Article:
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  • #46



    • #47
      OK, I'll try and see about posting them a little larger. By the way I am shooting with a flip phone; it's the only camera I have, and since I don't want or need a smart phone, it's sorta what you see is what you get. So here goes;

      these are all shots of Ft. Compton, are they the right size; and I tried to make sure they were straight?

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      • #48

        "And in the end, it's not the years in your life that count. It's the life in your years." A. Lincoln


        • #49
          Thanx for all the helpful suggestions and comments; they're always needed and welcomed. KYLE


          • #50
            Kyle your layout is looking really good. I like the fence; are those actual twigs you used? Never seen that type of fence before; I like the look.
            Owner, General Manager, and all around "chief cook and bottle washer" of the Caz Coal-and-Wood Railroad


            • #51
              Thanx for the mention. Yes they are twigs; Mark scouted out all the 6 to 12 inch very straight twigs he could find. I cut the lengths to what I needed, carved the tops, then super glued 'em together. They are actually the stockade walls to Fort Compton. It's an imaginary stockade style fort in far sw Texas from when We, Texas were still a Republic; an independent nation circa 1845 just like the U.S.; Mexico, England etc. Anyways its' fictional life ended as a remote US Cavalry supply post, and was ultimately abandoned and left for dead. But some of the locals decided to restore it; and created the fictional (there were never trees big or straight enough to build a fort) edifice you now see. Not counting B grade westerns that found it to be "ideal" for cheap location shooting, it has somehow managed to eek out enough 'dough' to semi pay for itself.... That's my story JUDGE, and I'm stickin' to it.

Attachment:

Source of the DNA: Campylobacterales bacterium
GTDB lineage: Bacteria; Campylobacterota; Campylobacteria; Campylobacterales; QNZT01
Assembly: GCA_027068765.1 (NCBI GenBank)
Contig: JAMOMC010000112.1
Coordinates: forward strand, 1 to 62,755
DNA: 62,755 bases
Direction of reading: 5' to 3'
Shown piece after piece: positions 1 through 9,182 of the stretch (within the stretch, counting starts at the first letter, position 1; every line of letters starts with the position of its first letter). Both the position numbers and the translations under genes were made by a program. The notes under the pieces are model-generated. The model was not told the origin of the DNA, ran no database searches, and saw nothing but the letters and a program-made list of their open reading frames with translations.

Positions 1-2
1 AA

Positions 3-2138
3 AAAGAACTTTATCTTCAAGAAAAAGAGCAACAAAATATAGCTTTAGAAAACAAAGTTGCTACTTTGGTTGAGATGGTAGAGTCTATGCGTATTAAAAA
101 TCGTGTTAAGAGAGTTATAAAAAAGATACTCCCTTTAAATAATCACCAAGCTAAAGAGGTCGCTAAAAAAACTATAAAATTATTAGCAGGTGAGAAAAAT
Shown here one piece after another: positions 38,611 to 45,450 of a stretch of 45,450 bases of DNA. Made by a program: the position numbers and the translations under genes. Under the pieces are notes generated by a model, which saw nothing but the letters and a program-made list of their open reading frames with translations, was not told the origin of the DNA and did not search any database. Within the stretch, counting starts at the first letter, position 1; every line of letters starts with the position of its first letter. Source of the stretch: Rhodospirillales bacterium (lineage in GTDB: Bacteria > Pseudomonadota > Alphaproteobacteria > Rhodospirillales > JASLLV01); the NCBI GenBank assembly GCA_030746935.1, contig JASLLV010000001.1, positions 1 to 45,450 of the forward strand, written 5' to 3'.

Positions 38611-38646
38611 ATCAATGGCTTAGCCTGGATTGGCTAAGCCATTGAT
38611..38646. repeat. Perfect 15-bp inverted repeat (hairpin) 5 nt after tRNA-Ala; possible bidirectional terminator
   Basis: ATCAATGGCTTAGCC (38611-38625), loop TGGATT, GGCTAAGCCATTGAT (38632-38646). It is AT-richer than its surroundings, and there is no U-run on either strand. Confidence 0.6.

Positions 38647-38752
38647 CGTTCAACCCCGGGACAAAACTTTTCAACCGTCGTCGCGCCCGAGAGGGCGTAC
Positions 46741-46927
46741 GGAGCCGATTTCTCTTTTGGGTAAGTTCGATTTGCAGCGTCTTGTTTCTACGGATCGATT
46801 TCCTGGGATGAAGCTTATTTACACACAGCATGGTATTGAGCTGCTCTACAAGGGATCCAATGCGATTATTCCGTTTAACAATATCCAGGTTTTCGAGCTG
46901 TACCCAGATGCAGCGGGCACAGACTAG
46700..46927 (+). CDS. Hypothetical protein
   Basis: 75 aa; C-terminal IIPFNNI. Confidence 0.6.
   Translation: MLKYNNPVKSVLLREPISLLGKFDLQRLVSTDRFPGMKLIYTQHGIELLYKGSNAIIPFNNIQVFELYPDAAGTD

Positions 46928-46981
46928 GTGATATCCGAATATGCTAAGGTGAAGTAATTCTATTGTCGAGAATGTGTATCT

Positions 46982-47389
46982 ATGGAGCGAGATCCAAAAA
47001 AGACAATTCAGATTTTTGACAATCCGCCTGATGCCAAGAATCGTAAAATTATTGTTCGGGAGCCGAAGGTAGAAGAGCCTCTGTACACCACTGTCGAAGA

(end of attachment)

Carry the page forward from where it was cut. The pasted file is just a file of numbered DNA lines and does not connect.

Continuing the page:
(Tickets to the fort, and afternoon performances by Me & My Donkey are on sale across the street at 'WINDBREAKER GAS' Distribution.) Thankx very much for your support.

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              • #52
                Kyle that is very nice and even a Blockhouse to boot. I used to do "historical re-enactments", colonial period, years ago so I'm very familiar with stockades, block-houses, and forts. I guess that's why the sharpened twigs caught my eye.
                Owner, General Manager, and all around "chief cook and bottle washer" of the Caz Coal-and-Wood Railroad


                • #53
                  Hi everybody; man I screwed up and put the picture on the wrong post. So I had to delete the post and include it at the beginning of this one. Thanx for the kind words Larry. I think it's very cool to do re-enacting. It makes me feel great knowing someone with firsthand knowledge of FORTS would appreciate the effort. I think I discovered something that I've never heard of or seen anybody do to create the support layer for a cliff side, mountain side or canyon wall. I opened up a bunch of old grocery sacks; crumpled them up, stretched them out (each one), sprayed heavily with LOCKTITE spray adhesive, put each one behind the pre-positioned chicken wire and did the same thing to the rest of the sacks, applying them to the face of the chicken wire, mashing, pressing and molding them into a 3 layer laminate. Next I'll apply either plaster soaked paper towel, or plaster soaked cheese cloth, or some leftover plaster cloth that Mark bought. Check out the pics and let me know what you think. The surface already has some preformed rock shape, so it will be simpler to add a little more detail.???????